|Publication number||US6668192 B1|
|Application number||US 09/057,044|
|Publication date||Dec 23, 2003|
|Filing date||Apr 8, 1998|
|Priority date||Apr 8, 1997|
|Publication number||057044, 09057044, US 6668192 B1, US 6668192B1, US-B1-6668192, US6668192 B1, US6668192B1|
|Inventors||William S. Parker, Kenneth F. Olson, Michael A. Tvedt|
|Original Assignee||Cardiac Science, Inc.|
|Export Citation||BiBTeX, EndNote, RefMan|
|Patent Citations (5), Non-Patent Citations (1), Referenced by (25), Classifications (7), Legal Events (10)|
|External Links: USPTO, USPTO Assignment, Espacenet|
This application claims the benefit of U.S. Provisional Application No. 60/042,755, filed Apr. 8, 1997, the contents of which are incorporated herein by reference.
The present invention relates generally to automated external defibrillators. In particular, the present invention is an automated external defibrillator (AED) with the ability to store rescue information including patient data, AED operational data and sound from a rescue event.
Automated external defibrillators or AEDs are used by police officers, paramedics and other first-responder emergency medical technicians to resuscitate cardiac arrest patients. It is important that the AEDs carried by these technicians be continuously operational and ready for use on a moment's notice. It is essential that in a high stress situation of cardiac arrest, the technician be able to rely on the operability of the AED. Studies have shown that the chances of successfully resuscitating a patient decreases approximately ten percent per minute following cardiac arrest. Thus, it is vital to be able track and monitor the operation of the AED and its users through various rescue events so that appropriate and timely responses by the AED and its users may be ensured. There is, therefore, a need for an AED that has the ability to record rescue information including patient data, AED operational data and/or the sound from a rescue event.
The problems outlined above are in large measure solved by an automated external defibrillator (AED) with the ability to store rescue information. The AED has a case for housing a power supply that is electrically connected to a circuit for generating a defibrillation pulse. The circuit is electrically connected to a pair of electrodes that are applied to a patient to deliver the defibrillation pulse. The AED further comprises an archival storage means for storing rescue information. The archival storage means is containable within the case and is able to store various types of rescue information including patient data, operational data of the AED, and sound that occurs within the immediate vicinity of the AED during a rescue.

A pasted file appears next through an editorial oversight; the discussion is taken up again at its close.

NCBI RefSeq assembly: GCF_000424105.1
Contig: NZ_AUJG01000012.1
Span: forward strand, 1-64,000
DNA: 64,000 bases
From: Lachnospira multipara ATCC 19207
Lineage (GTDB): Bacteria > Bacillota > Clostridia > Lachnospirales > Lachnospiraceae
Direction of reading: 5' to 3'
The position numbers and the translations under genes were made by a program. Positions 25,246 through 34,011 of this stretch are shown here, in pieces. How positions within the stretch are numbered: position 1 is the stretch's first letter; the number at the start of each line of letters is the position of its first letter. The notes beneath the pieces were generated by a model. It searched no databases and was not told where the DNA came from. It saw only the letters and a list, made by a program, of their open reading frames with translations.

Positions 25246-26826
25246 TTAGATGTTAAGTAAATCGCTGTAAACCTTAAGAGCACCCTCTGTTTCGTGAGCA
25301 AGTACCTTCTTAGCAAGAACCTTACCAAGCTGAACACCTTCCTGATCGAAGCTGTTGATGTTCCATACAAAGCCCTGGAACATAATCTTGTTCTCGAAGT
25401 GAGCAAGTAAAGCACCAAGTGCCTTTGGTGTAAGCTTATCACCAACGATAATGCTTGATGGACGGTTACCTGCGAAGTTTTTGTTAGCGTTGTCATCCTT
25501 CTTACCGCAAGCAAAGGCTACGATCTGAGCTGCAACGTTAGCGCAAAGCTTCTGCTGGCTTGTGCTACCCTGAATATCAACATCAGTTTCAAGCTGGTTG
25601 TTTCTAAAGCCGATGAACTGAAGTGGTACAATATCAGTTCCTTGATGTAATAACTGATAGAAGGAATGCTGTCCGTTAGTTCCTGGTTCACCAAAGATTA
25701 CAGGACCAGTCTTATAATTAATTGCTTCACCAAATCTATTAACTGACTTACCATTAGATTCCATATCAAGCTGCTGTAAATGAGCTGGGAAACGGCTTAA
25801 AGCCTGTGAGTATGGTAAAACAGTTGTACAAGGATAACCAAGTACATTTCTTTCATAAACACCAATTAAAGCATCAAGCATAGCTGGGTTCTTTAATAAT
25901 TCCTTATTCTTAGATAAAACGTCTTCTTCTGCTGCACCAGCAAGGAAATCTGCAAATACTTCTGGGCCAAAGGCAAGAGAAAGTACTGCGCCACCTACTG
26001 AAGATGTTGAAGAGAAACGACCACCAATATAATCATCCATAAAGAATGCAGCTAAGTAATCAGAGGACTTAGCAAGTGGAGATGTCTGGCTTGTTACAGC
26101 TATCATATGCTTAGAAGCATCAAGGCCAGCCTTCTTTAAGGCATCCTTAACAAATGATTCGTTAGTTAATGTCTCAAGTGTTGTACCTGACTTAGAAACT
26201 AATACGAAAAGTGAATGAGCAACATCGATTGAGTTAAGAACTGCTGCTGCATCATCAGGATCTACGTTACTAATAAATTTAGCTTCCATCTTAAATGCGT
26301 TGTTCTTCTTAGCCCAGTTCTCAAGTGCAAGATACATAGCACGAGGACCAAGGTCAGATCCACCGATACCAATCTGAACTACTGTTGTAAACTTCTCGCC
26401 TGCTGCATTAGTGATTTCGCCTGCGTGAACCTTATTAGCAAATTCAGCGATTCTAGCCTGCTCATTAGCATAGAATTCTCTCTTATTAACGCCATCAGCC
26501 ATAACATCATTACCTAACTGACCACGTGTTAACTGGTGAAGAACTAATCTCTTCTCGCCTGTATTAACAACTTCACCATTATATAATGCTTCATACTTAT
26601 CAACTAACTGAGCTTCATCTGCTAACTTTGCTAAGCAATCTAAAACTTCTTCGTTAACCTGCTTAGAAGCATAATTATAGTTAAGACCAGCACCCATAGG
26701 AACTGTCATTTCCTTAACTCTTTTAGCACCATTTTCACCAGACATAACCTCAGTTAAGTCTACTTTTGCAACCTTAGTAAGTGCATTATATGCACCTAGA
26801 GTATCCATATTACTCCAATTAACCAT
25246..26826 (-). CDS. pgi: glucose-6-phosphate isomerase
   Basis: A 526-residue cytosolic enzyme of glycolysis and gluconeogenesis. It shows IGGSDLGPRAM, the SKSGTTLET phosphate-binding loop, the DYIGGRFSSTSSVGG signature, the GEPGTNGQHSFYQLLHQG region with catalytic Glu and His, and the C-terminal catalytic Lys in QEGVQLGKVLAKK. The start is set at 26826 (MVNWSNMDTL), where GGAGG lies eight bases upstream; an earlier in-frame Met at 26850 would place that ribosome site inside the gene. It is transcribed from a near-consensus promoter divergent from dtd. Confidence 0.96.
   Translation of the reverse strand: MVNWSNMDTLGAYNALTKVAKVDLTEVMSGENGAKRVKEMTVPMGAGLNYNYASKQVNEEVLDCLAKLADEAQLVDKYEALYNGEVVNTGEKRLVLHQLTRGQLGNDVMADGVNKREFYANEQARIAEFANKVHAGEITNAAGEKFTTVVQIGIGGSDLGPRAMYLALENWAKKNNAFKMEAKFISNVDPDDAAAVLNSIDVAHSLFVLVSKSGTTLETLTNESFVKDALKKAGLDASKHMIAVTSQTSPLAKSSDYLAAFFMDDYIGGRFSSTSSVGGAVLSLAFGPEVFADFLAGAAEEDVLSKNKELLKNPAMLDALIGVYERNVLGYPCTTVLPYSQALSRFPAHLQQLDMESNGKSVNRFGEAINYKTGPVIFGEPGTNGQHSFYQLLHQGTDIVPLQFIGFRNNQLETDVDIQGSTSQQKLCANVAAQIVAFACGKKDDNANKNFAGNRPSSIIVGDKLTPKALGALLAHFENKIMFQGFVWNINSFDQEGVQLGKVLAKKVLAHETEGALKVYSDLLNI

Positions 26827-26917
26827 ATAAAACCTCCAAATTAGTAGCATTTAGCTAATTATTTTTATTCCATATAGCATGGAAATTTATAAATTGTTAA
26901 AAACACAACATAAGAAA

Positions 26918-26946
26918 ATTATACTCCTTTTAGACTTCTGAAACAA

FIG. 1 is a perspective view of an automated external defibrillator (AED);
FIG. 2 is a perspective view of the AED of FIG. 1 having the lid opened;
FIG. 3 is a perspective view of a rescue information data card;
FIG. 4 is a perspective view of the AED having the rescue information data card being inserted therein according to the present invention; and
FIG. 5 is a block diagram of an electrical system of the AED.
Referring to FIGS. 1-5, an automated external defibrillator (AED) 10 with the ability to store rescue information may be appreciated. The stored rescue information may include patient data, AED operational data and/or sound.
As shown AED 10 includes a plastic case 12 with a carrying handle 14 on the front portion. A battery compartment (not visible) in the rear portion of AED 10 is enclosed by a battery pack 16, the battery pack 16 being removably disposed within the battery compartment. A visual maintenance indicator 20, and a data access door 22 concealing a serial connector port 23 and a data card slot 24, are located on the outside of case 12 for easy access by an operator.
Case 12 also includes an electrode compartment 26 defined in the top portion of the case 12. An illuminatable resume/rescue switch 18 (depicted in FIG. 2) is disposed adjacent to the electrode compartment 26. The electrode compartment 26 is enclosed by lid 27 which is mounted to the case 12 by hinges (not visible). The lid 27 covers the resume/rescue switch 18 when the lid 27 is in the closed disposition, as depicted in FIGS. 1 and 4. The resume/rescue switch 18 is actually a single switch with illuminatable labels alternatively indicating the “resume” or the “rescue” function, “rescue” appearing above the switch 18 and “resume” appearing below the switch 18, depending on whether the AED 10 is cuing the operator to perform a rescue or resume operation by activating the switch 18.
The inside of lid 27 incorporates a data card storage clasp 28 for holding a data card 29 (depicted in FIG. 3). A bayonet-type releasable latch 30 holds lid 27 closed when AED 10 is not in use by engaging a receiving recess 31 defined in the floor of the electrode compartment 26. The lid 27 is opened by grasping the underside of the latch 30, pushing in and lifting upward on the latch 30 to gain access to the electrode compartment 26.
An electrode connector 32, speaker 34 and diagnostic display panel 36 are located on case 12 within the electrode compartment 26. The diagnostic display panel 36 is disposed adjacent to the illuminatable rescue switch 18. Diagnostic display panel 36 includes visual “Battery Status” indicator light 38, “Electrodes” indicator light 40, and “Service” indicator light 42. An instruction and safety label is located in the inside surface of electrode compartment lid 27. Electrodes 50 are removably connected to electrode connector 32. Electrodes 50 typically include a pair of electrodes for attachment to a patient in a sealed package.